Afternoon-Morning Quilt

comments: 112



















On Tuesday afternoon I felt the stirrings of a fit of restlessness. Usually when this happens it means that I'm on the verge of a creative tantrum. Thus it was that I found myself going to JoAnn Fabrics at 3 o'clock in the afternoon. Also known as almost rush hour. Andy was home with napping Mimi, texting me to "take your time out there, honey." Ha! I scanned the quilting cottons as I approached, like an alpine skier at Rosa Khutor before the Super-G. [Horn blows!] I hit the aisles: Into my cart they flew, bolt after bolt, peach, pink, navy, olive, coral, lilac, pale mustard, cream. Groovy flowers, tiny flowers, gingham, whales. Elephants! A couple of solids, a couple of Little House on the Prairies. A couple of really?!?s. Eighth yards of most, quarters of a couple. Home by dinner, done, and done!

Apparently now my only shopping speed is lightning fast. This from the formerly slowest person on earth. Who used to be able to saunter the aisles at Goodwill for hours straight looking for the right tea pot without getting even slightly bored. No more, people. The next morning (Andy's day off) I was at the sewing machine by eight, drinking a smoothie so I wouldn't have to sit down to breakfast.

Oh, silly, silly lady. :)

I decided not to rotary cut anything — I literally took the 1/8-yard-cut-at-the-store strips, cut a couple of them into chunks (with scissors), cut one lengthwise into two skinny strips (eyeballed that), and then just started sewing strips together randomly. If you look at the photos you can kind of see how I did it. Sometimes I'd take a piece of a few sewn-together strips and cut off a few inches of it and sew it to another strip. When I had a few pieces I hung them all up on the sliding-glass door to see what I had. I didn't measure anything; I just kept sewing pieces together and trimming them a bit, or adding strips to get "blocks" that would match in length along one edge. Eventually I could kind of see how I could fit pieces together to make a big rectangle that would fill most of the door. And then I was done with the top by lunchtime.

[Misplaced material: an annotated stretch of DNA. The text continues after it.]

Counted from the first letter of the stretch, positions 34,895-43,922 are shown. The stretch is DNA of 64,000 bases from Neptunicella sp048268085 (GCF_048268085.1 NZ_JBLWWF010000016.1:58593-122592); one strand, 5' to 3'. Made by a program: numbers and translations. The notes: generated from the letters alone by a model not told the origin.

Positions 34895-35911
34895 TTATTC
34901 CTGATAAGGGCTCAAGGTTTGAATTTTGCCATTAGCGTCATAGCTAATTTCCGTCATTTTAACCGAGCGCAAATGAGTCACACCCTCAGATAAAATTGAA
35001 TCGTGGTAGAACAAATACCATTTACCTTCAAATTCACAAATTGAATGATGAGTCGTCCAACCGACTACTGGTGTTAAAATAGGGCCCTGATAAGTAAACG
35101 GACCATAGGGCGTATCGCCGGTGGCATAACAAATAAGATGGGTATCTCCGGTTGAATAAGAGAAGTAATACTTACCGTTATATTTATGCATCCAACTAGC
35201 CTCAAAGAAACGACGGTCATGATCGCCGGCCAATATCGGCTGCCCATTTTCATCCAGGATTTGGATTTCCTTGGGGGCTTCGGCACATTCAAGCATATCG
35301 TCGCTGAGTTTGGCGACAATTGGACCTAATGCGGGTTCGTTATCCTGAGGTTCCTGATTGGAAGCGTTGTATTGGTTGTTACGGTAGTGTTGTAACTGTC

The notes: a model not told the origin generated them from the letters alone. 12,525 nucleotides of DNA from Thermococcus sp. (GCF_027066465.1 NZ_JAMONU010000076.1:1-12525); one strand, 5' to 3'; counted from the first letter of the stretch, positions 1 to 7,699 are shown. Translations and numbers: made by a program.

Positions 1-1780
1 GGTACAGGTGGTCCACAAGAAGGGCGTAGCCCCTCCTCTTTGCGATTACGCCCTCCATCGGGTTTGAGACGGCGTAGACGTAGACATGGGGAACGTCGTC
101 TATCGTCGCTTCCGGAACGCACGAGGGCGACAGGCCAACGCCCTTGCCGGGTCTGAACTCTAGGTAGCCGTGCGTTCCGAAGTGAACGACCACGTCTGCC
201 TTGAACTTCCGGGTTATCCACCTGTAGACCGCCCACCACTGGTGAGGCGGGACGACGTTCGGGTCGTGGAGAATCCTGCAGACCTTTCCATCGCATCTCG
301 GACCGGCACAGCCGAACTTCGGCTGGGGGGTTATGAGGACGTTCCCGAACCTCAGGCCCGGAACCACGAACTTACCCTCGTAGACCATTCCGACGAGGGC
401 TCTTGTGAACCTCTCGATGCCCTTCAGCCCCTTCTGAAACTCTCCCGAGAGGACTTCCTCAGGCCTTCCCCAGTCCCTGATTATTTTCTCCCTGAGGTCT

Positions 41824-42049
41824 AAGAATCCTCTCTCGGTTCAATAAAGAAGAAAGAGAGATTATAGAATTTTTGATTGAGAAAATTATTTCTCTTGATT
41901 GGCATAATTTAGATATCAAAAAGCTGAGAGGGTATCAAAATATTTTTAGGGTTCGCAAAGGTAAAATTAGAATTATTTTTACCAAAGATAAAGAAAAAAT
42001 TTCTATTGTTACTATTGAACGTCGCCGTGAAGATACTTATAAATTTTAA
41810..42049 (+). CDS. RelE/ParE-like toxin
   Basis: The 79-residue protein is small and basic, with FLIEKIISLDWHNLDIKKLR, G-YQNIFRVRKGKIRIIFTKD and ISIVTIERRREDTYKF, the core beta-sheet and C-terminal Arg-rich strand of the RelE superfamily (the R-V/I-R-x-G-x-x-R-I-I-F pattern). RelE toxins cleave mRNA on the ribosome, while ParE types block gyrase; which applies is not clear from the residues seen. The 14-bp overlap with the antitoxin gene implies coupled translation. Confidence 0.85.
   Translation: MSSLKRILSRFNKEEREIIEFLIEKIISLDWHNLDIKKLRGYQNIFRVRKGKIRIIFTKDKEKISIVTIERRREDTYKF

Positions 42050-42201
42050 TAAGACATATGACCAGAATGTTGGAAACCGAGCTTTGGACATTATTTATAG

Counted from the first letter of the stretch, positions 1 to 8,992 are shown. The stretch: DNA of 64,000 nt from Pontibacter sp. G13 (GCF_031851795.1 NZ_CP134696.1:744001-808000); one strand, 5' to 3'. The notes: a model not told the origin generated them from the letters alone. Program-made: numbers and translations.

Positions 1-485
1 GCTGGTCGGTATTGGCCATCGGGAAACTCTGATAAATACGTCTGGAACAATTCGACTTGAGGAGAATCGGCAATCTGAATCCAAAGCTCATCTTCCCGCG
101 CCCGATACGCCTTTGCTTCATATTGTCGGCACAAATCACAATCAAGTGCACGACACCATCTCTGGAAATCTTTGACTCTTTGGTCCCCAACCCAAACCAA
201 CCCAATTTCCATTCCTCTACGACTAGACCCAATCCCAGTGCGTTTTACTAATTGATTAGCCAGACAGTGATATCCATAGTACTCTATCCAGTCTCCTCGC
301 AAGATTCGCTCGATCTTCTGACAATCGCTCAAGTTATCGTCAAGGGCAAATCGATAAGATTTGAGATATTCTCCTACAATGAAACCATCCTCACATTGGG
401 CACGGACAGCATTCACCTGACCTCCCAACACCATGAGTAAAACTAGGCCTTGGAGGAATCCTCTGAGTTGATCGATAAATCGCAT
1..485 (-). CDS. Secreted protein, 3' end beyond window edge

Aw, it was so much fun. You have these ideas and not a lot of time, so you don't overthink it. And that can be really  liberating. If you're intimidated by the idea of making a quilt you should try one this way! My quilts are always simple and done pretty randomly, without patterns. I've never been one to belabor my fabric choices, for sure. I've always been a pretty intuitive and impulsive color picker. And I've never had the stamina (or the room) to lay a quilt out beforehand to see if everything is going to balance or match (except maybe for the Spring Rain quilt that I made a couple of years ago from that pattern I did on the computer; if you click on the links in that post's text you can see how that came together). That said, I don't know that I've ever made a quilt that I didn't look at immediately after finishing and wish I had done something different, added something, not added something. But before I can worry too much, the poor thing is put into service. Our quilts are so hardworking here. They've been sat on and under thousands of times and washed dozens. They've covered babies and cushioned dogs and been picked on by cats. They've been in the trunk of the car, on the front lawn, and at the beach. They've had formula spilled on them, tears cried on them, diapers changed on them, and feet running across them. We love our quilts but we do not coddle them; they earn their keep, like draft horses.